When I was elected to the Oklahoma Senate in 2006, a long-time legislator warned me, “A lot of people are gonna act like they are your new best friends.”
He wasn’t kidding. People always smiled at me as I walked the halls. “Good morning, Senator!” I received lots of invitations to dinner. Some of this attention even came from people who I knew didn’t particularly love my left-of-center worldview.
Once I became a “has-been” former legislator, most all of that went away. The world runs on self-interest, of course, and with my political power and relevance gone, so too went the efforts to make me feel important, well-liked and special.
Thunder superstar Kevin Durant doesn’t need anyone to make him feel well-liked and special, but when the Oklahoma Hall of Fame inducted the 27-year-old NBA player as a member this month, it looked like our state was pandering in the face of Durant’s looming free agency decision.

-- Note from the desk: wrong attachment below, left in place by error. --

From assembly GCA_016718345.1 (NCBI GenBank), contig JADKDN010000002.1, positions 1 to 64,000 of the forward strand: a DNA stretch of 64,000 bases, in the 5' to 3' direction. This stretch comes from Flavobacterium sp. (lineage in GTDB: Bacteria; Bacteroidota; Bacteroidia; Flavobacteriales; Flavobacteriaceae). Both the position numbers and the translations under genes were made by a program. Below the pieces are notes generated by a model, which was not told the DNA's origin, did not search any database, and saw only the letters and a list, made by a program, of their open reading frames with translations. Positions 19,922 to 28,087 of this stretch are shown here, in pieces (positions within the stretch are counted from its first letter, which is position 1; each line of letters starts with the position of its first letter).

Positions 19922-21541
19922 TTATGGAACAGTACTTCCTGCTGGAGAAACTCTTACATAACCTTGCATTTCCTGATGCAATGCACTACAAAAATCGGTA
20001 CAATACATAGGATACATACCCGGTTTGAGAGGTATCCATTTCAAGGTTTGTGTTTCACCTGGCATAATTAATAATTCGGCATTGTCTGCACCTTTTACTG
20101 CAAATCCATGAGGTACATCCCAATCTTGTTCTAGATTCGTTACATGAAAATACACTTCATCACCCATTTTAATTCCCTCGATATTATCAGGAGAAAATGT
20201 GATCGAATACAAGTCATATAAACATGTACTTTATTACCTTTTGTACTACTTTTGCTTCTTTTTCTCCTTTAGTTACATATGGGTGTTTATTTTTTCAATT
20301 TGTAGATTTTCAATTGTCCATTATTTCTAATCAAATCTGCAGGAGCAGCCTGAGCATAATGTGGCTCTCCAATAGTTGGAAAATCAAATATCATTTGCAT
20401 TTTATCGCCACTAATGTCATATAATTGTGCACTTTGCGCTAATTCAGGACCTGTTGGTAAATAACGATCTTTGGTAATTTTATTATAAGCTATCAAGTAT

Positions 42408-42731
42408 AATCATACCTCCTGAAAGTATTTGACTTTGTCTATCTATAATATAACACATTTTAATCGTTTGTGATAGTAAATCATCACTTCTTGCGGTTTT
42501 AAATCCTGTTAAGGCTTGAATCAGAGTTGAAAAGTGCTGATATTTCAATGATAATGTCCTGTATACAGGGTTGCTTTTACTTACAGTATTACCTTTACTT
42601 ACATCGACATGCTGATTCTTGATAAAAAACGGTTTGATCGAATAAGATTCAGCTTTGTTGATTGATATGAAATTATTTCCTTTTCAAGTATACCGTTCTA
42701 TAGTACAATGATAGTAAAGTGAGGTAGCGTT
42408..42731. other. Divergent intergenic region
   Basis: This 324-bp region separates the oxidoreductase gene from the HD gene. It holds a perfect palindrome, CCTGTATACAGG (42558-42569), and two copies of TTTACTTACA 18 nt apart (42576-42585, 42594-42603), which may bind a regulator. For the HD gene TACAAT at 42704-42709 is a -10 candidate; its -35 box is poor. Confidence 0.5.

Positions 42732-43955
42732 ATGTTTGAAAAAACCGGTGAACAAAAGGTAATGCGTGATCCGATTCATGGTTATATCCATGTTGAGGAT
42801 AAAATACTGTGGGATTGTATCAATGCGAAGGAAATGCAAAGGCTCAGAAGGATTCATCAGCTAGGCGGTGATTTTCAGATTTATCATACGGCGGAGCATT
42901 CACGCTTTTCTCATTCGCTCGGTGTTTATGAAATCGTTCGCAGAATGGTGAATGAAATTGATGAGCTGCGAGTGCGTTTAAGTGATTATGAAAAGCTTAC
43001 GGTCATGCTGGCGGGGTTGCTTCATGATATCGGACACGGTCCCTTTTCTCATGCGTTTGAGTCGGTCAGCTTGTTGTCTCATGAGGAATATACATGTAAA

Now, before you send me hate-email for insinuating that we are inauthentically nice to KD only so he will grow old in Oklahoma City, give me a chance to explain. First, I am not arguing that. My over-the-top comparison of small-time politics to global athletic superstardom was only meant to get at one important phenomenon: the apparent desperation of taking affection too far.
Maybe it’s just me, but I always thought halls of fame were for when a person is about done with her or her amazingly impactful career or life. I have always seen them as a “body of work” honor. Sports halls of fame, in particular, require a certain number of years to pass after retirement before a legend can even be considered for membership.
The NFL requires at least five years. National Baseball HOF candidates also must be retired for five years, and they must have played a minimum of 10 years in the big leagues. Obviously, each institution can set its own criteria. Here at the NonDoc Hall of Fame, a writer is eligible right away, so long as he or she is halfway OK with getting paid terrible wages and likes the occasional free OKC energy ticket or six-pack of beer.